How to Be Confident in Public Speaking: 9 Ways to Boost Your Confidence

May 1, 2024 | Blog

How to Be Confident in Public Speaking: 9 Ways to Boost Your Confidence
Share the love

In the past, I had big dreams, but a lack of confidence in public speaking held me back in my career. I wanted to help a lot of people, work with interesting companies and share my ideas far and wide. I wanted to make a great living and have the freedom to work on projects I loved.⁠ ⁠

How to Be Confident in Public Speaking

A fear of public speaking, networking and any kind of ‘putting myself out there’ used to be so exhausting and stressful to me that I’d often decide it wasn’t worth it.⁠ ⁠A fear of failure or rejection left me paralysed.⁠ ⁠And a sense that I wasn’t good enough made it hard for me to enjoy my work.⁠ ⁠

A few years ago I knew I needed to change if I wanted to play a bigger game, so I decided to work on my public speaking confidence and boost my self confidence.

It soon paid off.⁠ ⁠

I started putting myself forward for things instead of holding myself back. I started my podcast. I became more visible on social media. Pitched myself for PR. Started running live workshops to a couple of hundred people at a time. Doing talks for incredible companies like Stella McCartney and American Express. And networking and meeting more new people.⁠ ⁠ ⁠

Yes, the idea of standing in front of an audience can be daunting. But it is possible to overcome the fear and step into more confidence.

How to be a confident public speaker

If you’re looking to turn your nervous energy into a dynamic presentation, here are nine highly effective strategies to boost your confidence in public speaking.

How to Be Confident in Public Speaking

1. Start with a funny story

Starting a speech with a funny story can be highly effective for several reasons. Firstly, it captures the audience’s attention right from the beginning, setting a positive tone for the rest of the speech. Humour also makes you seem more relatable and approachable, helping to break down barriers and foster a connection with the audience. Making others laugh will also put you at ease, reducing any anxiety and nerves.

2. Embrace Mindfulness Techniques

Mindfulness isn’t just a buzzword; it’s a powerful tool to manage public speaking anxiety. Before your next speech, try a simple breathing exercise: take slow, deliberate breaths for a couple of minutes to centre your thoughts and calm your nerves. Research shows that such mindfulness exercises can significantly reduce stress.

2. Utilise Power Poses

Understanding the importance of body language and confident body language is key in public speaking, as it significantly affects how your message is received and your own confidence levels. Amy Cuddy’s famous research on power poses suggests that holding a pose that opens up your body can help you feel more confident. Before you take the stage or before a big presentation, spend a few minutes in a power pose—stand tall with your hands on your hips and your chin tilted upward. This could boost your presence as you speak, giving you more confidence. While the exact results discussed in Cuddy’s Ted Talk were not replicable, many people report feeling more confident after power posing.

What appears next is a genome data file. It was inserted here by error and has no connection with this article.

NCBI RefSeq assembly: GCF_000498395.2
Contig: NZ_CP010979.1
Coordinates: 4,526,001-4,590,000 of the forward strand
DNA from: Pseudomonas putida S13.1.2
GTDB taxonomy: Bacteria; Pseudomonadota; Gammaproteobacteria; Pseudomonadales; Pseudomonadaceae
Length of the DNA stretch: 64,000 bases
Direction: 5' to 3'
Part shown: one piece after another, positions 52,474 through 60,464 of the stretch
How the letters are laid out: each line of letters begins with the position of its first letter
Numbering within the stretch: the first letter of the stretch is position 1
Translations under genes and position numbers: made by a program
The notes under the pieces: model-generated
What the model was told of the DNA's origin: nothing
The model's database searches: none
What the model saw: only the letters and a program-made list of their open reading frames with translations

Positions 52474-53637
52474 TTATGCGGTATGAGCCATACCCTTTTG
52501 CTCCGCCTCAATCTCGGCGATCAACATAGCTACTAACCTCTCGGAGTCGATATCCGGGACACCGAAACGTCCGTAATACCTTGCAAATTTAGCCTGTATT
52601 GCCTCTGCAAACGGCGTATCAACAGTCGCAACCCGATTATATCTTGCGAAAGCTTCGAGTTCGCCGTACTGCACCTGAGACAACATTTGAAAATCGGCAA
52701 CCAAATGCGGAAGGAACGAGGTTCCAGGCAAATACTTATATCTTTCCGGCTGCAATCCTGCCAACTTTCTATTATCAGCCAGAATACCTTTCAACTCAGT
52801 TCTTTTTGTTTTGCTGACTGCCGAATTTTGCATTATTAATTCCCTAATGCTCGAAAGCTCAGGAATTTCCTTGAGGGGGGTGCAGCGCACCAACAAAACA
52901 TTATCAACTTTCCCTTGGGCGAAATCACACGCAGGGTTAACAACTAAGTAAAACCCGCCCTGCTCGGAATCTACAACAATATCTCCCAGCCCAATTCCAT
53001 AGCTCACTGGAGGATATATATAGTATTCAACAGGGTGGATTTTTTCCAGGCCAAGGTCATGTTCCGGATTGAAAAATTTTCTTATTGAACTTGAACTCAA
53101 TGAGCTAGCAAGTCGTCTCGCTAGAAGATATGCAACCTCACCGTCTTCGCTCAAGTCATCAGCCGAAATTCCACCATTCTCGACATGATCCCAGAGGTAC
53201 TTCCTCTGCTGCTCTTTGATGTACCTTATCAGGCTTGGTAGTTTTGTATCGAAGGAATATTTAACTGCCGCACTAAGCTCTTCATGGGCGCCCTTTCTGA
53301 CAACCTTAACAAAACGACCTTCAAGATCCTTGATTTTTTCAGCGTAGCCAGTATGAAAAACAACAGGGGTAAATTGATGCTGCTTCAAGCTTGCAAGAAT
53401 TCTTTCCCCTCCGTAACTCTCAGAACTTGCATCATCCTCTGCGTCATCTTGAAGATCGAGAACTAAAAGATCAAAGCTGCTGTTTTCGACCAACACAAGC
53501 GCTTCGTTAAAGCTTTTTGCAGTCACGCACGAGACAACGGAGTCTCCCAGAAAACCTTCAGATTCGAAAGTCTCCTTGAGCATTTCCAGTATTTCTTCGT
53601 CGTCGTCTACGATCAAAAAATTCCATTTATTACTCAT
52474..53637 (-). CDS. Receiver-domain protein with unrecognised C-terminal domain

How to Be Confident in Public Speaking

3. Practice Vocal Variability

Think about how TV presenters or those with big social media followings speak online, with enthusiasm and a lot of variation in their voice. They’re far from monotone. Changing your pitch, tone, and volume can capture and hold your audience’s attention whilst making you sound confident. Practice speaking with variations in speed and volume; record yourself and listen to see how it impacts the delivery of your message. You could try doing some vocal warm up exercises like these to warm up your voice. La la la laaaa!

4. Master the Art of Pausing

Get comfortable with silences! Those that lack confidence often rush through their speech, trying to get it over with as soon as possible. Strategic pauses during your presentation can enhance understanding and retention for your audience. They give you gravitas. Use pauses after important points to let the information sink in, or to build anticipation before revealing key details. Emphasising key points with confidence is essential in retaining the audience’s attention and ensuring your message is heard. Pausing also give you a chance to take a deep breath, which also helps you to relax.

5. Develop a Pre-Speech Routine